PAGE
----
School of Medicine and Health Sciences Poster Presentations

Title

The Quality and Content of Health Information in Internet Websites for Patients on Chest Pain Symptoms

Poster Number

152

Document Type

Poster

Publication Date

3-2016

Abstract

Objective: Chest pain is a common symptom where causes range from benign to serious. We assess quality and content of websites for patients about chest pain that describe causes and when to seek care.

Methods: We used five search engines (Google, Bing, Yahoo, Ask, AOL) and searched for “chest pain”. For included websites, we assessed specific content potentially useful to patients with chest pain, information quality using DISCERN, HONcode and JAMA benchmark criteria, readability using four validated scores, and LIDA for accessibility, usability and reliability.

Results: In 27 included websites, 96% and 81% mentioned cardiac and non-cardiac causes of chest pain, respectively, while 85% described when to seek emergency care. Only 51% of websites mentioned potential tests used to diagnose symptoms, 22% described potential treatments, and 11% mentioned consequences if treatment is delayed or avoided. Average DISCERN ratings were 20 ± 7 / 45 points (low to medium quality). 44% of websites had HONcode certification, and 11% fulfilled all JAMA benchmark criteria. Average Flesch-Kincaid Reading Ease score was 59, which is (fairly difficult to read). With LIDA, the average scores were “medium” for accessibility 83% and usability 59%, and “low” for reliability 43%.

Conclusion: Internet websites intended to help patients understand and triage symptoms of chest pain contain highly variable information content, and are on average of low to medium quality and difficult to read. This is concerning given that the Internet is a primary source of health information and that chest pain is a common, potentially life-threatening symptom.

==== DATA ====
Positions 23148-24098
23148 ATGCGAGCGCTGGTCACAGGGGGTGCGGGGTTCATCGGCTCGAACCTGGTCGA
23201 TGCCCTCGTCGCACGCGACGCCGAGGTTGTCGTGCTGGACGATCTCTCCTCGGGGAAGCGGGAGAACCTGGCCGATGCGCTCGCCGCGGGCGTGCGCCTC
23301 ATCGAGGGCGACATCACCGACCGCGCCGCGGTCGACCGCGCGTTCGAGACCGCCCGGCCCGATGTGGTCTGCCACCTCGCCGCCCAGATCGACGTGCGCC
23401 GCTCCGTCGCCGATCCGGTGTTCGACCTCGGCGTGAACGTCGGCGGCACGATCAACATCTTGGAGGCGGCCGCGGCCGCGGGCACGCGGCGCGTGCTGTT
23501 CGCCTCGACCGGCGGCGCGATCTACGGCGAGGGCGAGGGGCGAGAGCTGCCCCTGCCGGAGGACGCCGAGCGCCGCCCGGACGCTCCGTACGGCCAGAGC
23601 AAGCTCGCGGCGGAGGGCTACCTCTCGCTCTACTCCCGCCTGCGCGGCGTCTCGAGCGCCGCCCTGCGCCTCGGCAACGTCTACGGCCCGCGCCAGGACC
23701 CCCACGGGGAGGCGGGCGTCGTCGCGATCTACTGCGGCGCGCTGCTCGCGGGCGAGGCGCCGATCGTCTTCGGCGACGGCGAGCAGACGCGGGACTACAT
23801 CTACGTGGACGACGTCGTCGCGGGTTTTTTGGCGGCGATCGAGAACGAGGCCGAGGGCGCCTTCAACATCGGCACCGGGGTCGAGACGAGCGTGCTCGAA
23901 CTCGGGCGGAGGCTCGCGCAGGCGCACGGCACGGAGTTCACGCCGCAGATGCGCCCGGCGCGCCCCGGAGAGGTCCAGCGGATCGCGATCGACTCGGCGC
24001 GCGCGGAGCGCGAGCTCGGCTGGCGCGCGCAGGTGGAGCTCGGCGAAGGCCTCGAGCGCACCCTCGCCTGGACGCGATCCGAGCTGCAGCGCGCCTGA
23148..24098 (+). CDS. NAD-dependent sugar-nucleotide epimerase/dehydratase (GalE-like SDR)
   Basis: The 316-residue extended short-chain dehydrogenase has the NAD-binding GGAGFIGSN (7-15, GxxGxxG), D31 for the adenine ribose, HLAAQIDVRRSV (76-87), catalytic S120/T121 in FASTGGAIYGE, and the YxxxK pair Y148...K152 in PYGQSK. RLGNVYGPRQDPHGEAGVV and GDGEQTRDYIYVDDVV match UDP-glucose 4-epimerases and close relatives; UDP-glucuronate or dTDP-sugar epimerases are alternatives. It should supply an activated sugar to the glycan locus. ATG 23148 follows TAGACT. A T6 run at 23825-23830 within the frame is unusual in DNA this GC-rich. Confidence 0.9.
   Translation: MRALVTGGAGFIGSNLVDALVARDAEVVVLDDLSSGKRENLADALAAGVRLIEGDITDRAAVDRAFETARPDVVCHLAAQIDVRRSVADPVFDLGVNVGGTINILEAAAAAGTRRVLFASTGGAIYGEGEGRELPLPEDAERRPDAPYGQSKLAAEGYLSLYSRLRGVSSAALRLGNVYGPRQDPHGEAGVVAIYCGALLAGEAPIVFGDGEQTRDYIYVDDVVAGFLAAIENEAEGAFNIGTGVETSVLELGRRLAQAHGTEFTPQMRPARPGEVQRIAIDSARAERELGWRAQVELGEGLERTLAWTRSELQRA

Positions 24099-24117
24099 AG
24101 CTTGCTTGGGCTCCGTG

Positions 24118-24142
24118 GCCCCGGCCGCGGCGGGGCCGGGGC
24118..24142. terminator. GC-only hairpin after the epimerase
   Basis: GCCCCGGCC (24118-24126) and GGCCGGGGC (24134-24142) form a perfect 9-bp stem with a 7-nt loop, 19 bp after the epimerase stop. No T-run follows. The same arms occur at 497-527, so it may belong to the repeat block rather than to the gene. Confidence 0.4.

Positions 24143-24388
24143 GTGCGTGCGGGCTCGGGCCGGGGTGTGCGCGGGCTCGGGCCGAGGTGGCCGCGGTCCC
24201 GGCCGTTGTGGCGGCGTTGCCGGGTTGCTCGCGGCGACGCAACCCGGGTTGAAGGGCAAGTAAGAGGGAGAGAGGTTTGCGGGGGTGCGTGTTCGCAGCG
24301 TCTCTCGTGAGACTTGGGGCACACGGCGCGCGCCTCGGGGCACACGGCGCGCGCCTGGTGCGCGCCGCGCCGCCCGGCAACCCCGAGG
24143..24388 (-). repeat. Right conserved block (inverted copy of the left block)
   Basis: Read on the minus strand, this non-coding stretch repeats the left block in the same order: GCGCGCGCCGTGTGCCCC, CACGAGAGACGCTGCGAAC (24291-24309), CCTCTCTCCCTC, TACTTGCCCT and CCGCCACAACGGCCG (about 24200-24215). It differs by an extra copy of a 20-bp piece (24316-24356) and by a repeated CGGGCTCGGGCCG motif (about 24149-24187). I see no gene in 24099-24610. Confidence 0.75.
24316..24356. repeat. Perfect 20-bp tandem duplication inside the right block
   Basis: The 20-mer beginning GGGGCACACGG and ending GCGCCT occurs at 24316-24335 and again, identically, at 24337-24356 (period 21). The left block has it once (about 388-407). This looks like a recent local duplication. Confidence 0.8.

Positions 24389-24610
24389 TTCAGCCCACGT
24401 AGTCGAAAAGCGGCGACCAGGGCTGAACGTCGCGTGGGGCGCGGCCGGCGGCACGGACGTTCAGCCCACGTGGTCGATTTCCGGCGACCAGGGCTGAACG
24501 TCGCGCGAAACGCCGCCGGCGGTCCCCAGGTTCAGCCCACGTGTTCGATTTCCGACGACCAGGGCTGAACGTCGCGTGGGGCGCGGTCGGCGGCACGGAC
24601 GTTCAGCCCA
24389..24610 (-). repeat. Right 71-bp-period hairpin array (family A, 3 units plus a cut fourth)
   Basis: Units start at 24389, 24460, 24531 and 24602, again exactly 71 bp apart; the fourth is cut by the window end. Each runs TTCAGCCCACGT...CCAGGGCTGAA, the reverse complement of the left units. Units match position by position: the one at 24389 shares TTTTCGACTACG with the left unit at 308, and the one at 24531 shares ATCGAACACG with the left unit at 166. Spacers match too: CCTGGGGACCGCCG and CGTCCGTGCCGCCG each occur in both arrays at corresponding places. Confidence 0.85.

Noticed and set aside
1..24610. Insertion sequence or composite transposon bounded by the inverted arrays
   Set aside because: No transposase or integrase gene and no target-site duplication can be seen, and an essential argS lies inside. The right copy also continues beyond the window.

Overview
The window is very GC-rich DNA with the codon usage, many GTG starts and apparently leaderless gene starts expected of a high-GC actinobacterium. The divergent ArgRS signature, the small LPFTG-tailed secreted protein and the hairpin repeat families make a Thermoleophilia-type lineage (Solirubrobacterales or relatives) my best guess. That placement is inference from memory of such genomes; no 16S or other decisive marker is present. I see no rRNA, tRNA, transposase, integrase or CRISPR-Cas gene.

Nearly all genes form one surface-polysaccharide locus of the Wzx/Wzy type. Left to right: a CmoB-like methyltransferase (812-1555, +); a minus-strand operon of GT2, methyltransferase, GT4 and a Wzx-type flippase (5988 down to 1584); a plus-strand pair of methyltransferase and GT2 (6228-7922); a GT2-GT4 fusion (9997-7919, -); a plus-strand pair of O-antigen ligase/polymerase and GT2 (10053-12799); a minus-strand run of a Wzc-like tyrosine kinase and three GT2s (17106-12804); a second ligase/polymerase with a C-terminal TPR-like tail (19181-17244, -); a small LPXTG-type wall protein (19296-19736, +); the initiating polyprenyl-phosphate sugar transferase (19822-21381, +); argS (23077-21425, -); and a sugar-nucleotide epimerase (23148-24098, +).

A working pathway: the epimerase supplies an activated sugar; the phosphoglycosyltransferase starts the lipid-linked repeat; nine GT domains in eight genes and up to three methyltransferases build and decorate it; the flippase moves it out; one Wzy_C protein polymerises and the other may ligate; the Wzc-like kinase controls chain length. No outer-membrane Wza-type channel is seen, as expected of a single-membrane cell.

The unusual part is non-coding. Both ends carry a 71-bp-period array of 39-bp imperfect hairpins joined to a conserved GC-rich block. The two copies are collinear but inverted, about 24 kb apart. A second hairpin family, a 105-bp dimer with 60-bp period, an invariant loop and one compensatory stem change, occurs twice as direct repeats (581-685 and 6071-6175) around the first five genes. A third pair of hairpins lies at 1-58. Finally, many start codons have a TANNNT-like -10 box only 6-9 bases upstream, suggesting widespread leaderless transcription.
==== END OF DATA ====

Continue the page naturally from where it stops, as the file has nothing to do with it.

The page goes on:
Creative Commons License

Creative Commons License
This work is licensed under a Creative Commons Attribution-Noncommercial-No Derivative Works 4.0 License.

Open Access

1

Comments

Presented at: GW Research Days 2016

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The Quality and Content of Health Information in Internet Websites for Patients on Chest Pain Symptoms

Objective: Chest pain is a common symptom where causes range from benign to serious. We assess quality and content of websites for patients about chest pain that describe causes and when to seek care.

Methods: We used five search engines (Google, Bing, Yahoo, Ask, AOL) and searched for “chest pain”. For included websites, we assessed specific content potentially useful to patients with chest pain, information quality using DISCERN, HONcode and JAMA benchmark criteria, readability using four validated scores, and LIDA for accessibility, usability and reliability.

Results: In 27 included websites, 96% and 81% mentioned cardiac and non-cardiac causes of chest pain, respectively, while 85% described when to seek emergency care. Only 51% of websites mentioned potential tests used to diagnose symptoms, 22% described potential treatments, and 11% mentioned consequences if treatment is delayed or avoided. Average DISCERN ratings were 20 ± 7 / 45 points (low to medium quality). 44% of websites had HONcode certification, and 11% fulfilled all JAMA benchmark criteria. Average Flesch-Kincaid Reading Ease score was 59, which is (fairly difficult to read). With LIDA, the average scores were “medium” for accessibility 83% and usability 59%, and “low” for reliability 43%.

Conclusion: Internet websites intended to help patients understand and triage symptoms of chest pain contain highly variable information content, and are on average of low to medium quality and difficult to read. This is concerning given that the Internet is a primary source of health information and that chest pain is a common, potentially life-threatening symptom.